Friday, July 2, 2010

The Episcopal Church

I was raised in the Roman Catholic Church, but now I belong to the Episcopal Church, specifically Trinity Episcopal Church in New Orleans. The Episcopal Church has many similarities to the Catholic Church but not the problems. Of course, any church has its own problems, but the problems that I find overwhelming in the Catholic Church are not present in the Episcopal Church.

For one thing, women are welcome as priests in the Episcopal Church, and Episcopal priests are welcome to marry. The Catholic Church does not allow women to be priests and does not allow priests to marry. I should point out an interesting phenomenon, though. There are married priests in the Catholic Church. Guess who they are. They are former Episcopal male married priests who objected so strongly to women as priests that, when the Episcopal Church began ordaining women in the 1970s, these male priests left the Episcopal Church in protest and became Roman Catholic. These priests were allowed to transfer into the Catholic Church and to continue both to be priests and to be married. However, if the wife of such a priest dies, the priest is not allowed to remarry.

Having women priests and married priests, first, is sane, and second, solves many problems. One huge problem in the Catholic Church is that it is run by unmarried men. This all-male hierarchy lacks the balance of the female viewpoint. Not only is the female viewpoint unrepresented among Catholic priests, but Catholic priests are not even exposed to the female viewpoint in their daily lives through interaction with a wife. Catholic priests not only work but also live in an all-male society. This is unbalanced. In the Episcopal Church, priests are male and female, married and single. This provides balance and a much greater in-touch-ness with the lives of parishioners.

The Catholic Church has done a terrible job with monitoring candidates for the priesthood and weeding out those without a vocation. Many pedophiles have slipped through and have been ordained. Somehow, during all the years of training for the priesthood, no one seemed to notice that certain candidates were extremely unsuited to be priests. I am sure that there are problematic priests in the Episcopal Church, but one sees nothing among Episcoal priests like the widespread sex scandals of the Catholic priesthood.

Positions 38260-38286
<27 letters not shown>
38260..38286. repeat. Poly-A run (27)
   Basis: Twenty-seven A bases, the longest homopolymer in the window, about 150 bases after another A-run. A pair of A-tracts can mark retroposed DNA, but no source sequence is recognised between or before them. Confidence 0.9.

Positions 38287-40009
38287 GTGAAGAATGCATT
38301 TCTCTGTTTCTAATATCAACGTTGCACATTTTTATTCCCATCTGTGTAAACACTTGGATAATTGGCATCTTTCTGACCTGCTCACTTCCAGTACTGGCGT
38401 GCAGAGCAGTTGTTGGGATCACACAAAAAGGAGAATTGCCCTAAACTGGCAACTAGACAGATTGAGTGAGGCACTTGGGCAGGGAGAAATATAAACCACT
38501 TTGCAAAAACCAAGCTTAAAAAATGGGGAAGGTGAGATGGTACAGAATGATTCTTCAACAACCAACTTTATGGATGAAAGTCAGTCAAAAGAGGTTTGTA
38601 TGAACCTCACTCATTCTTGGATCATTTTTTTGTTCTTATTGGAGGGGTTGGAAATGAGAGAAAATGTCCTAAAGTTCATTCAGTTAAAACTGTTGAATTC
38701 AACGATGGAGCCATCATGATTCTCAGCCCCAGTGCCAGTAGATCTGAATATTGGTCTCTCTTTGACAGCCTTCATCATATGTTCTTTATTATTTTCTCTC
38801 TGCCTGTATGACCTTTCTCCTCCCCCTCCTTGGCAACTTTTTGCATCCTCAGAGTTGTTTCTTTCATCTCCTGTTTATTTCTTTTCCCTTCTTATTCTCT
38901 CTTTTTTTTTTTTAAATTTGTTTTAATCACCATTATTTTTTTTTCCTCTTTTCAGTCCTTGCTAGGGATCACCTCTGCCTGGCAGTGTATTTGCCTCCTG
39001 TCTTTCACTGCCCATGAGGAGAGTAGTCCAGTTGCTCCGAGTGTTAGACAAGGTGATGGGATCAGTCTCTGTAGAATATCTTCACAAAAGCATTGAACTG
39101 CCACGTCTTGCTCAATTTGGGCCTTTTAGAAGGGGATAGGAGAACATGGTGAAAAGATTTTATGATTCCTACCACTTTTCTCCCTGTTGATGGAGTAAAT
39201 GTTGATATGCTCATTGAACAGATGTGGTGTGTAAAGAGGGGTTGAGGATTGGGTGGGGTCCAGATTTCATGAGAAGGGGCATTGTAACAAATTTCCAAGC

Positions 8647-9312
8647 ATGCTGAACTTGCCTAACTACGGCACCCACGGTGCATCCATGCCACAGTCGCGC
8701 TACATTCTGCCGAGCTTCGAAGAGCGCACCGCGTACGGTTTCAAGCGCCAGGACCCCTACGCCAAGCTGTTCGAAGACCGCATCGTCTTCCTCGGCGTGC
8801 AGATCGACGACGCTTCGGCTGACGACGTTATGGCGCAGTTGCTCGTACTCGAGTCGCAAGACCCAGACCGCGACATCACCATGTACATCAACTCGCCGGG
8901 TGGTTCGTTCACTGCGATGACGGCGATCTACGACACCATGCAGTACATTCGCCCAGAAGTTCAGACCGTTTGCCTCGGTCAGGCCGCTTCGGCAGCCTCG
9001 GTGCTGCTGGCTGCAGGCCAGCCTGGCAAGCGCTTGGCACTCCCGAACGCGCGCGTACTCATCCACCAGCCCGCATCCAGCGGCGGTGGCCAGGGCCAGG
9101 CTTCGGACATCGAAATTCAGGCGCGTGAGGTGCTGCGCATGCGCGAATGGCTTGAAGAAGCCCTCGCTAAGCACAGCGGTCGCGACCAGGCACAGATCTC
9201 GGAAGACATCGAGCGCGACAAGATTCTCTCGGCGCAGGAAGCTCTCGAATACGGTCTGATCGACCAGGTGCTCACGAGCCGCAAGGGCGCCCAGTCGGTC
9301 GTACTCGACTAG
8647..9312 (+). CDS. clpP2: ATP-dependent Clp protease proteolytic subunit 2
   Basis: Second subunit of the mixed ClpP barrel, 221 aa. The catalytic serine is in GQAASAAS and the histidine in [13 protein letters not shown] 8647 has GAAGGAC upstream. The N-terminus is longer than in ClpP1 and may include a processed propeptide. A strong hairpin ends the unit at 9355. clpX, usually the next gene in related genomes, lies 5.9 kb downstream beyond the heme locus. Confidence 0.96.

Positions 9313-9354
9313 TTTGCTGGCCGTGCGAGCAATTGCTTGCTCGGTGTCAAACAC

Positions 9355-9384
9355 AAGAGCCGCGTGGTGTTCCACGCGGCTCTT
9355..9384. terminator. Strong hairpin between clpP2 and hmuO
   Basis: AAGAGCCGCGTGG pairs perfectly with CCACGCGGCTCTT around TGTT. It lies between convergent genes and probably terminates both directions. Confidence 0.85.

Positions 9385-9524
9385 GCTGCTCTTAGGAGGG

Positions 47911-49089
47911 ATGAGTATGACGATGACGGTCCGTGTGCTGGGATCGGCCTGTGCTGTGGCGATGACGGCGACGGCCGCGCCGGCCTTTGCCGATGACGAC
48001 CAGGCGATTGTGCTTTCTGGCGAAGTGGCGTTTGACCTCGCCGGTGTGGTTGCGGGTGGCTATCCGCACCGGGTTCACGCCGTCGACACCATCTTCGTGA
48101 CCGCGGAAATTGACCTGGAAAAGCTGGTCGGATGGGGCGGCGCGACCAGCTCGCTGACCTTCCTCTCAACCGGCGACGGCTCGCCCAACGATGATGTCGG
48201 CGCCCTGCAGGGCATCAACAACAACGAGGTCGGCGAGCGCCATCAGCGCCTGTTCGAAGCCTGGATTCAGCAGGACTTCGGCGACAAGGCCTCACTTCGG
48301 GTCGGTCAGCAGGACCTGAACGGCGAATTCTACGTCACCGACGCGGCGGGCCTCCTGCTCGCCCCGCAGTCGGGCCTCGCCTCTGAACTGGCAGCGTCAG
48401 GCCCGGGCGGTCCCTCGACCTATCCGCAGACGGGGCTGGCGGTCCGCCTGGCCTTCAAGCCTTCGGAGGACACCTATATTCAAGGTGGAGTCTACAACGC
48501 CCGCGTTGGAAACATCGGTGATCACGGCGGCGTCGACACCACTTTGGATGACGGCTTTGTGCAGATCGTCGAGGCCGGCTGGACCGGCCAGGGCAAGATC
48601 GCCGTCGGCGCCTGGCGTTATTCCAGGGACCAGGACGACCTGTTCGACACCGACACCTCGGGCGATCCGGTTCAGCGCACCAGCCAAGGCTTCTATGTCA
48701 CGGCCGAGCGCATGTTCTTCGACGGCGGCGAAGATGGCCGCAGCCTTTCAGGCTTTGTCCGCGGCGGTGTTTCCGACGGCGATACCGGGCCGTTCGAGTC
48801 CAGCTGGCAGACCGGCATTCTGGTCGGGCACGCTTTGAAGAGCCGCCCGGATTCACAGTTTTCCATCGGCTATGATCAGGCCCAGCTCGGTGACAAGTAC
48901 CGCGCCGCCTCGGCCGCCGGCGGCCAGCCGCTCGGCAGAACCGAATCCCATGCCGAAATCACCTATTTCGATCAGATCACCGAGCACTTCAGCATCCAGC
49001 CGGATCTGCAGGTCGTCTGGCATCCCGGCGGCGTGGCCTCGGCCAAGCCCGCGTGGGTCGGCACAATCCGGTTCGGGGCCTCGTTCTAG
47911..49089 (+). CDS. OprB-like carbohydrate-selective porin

The Episcopal Church encourages thinking. The Catholic Church encourages conformity to official dogma. There is a wide latitude of beliefs in the Episcopal Church. Holy Communion is a case in point. Some understand the bread and wine as symbols of Jesus' body and blood. Some understand Jesus to be present in a special way along with the bread and wine (consubstantiation). Some understand that the bread and wine are transformed into the body and blood of Jesus (transubstantiation).

The Episcopal Church has the same seven sacraments as the Catholic Church: Baptism, Confession, Holy Communion, Confirmation, Matrimony, Holy Orders, and Anointing of the Sick. The Catholic Church, though, warehouses children through the sacraments of Confession, Holy Communion, and Confirmation. Whether they want to or not, whether they feel ready or not, all Catholic girls and boys in a particular grade receive these three sacraments. When I was growing up, all second graders received Confession and Holy Communion, and all sixth graders received Confirmation. Nothing mattered except the fact that you were in second or sixth grade. No one cared what you really understood or how you felt about it. They just wanted to get everyone in your age group done.

In the Episcopal Church, children can receive Holy Communion whenever the parents and child feel that the child is ready, without making a big deal out of it. Confirmation is a bigger deal and is received when an adolescent or adult feels ready to make a mature commitment to the Christian faith. I say that Confirmation is a bigger deal because the Bishop comes on a particular Sunday to confirm all those who are ready to receive Confirmation. But the pressure of the Catholic Church is absent. When I was in sixth grade, I didn't see any possibility of refusing Confirmation. It was so totally assumed that I would be confirmed along with every other Catholic sixth grader that I saw no way to question this. Certainly, no one ever asked me how I felt about Confirmation. In the Catholic Church, the sacraments of Confession, Holy Communion, and Confirmation are inevitable - they happen to you because you're a Catholic child. In the Episcopal Church, you have a choice.

Also, in the Episcopal Church, Confession is completely voluntary, unlike in the Catholic Church, where it is required, especially if you have committed a mortal sin. The Episcopal Church does not have catalogues of mortal and venial sins, as the Catholic Church does.

The Episcopal Church has all the beautiful elements of the Catholic Church: Eucharist (nearly identical to Mass), liturgy, cycle of Scripture readings, church year, saints and angels, altar, vestments, sacraments, apostolic succession of priests, bishops, processions, music, art. All the things that were forbidding, remote, and scary to me in the Catholic Church are transformed in the Episcopal Church to be friendly, accessible, and joyful. The Episcopal Church is the way the Catholic Church should be.

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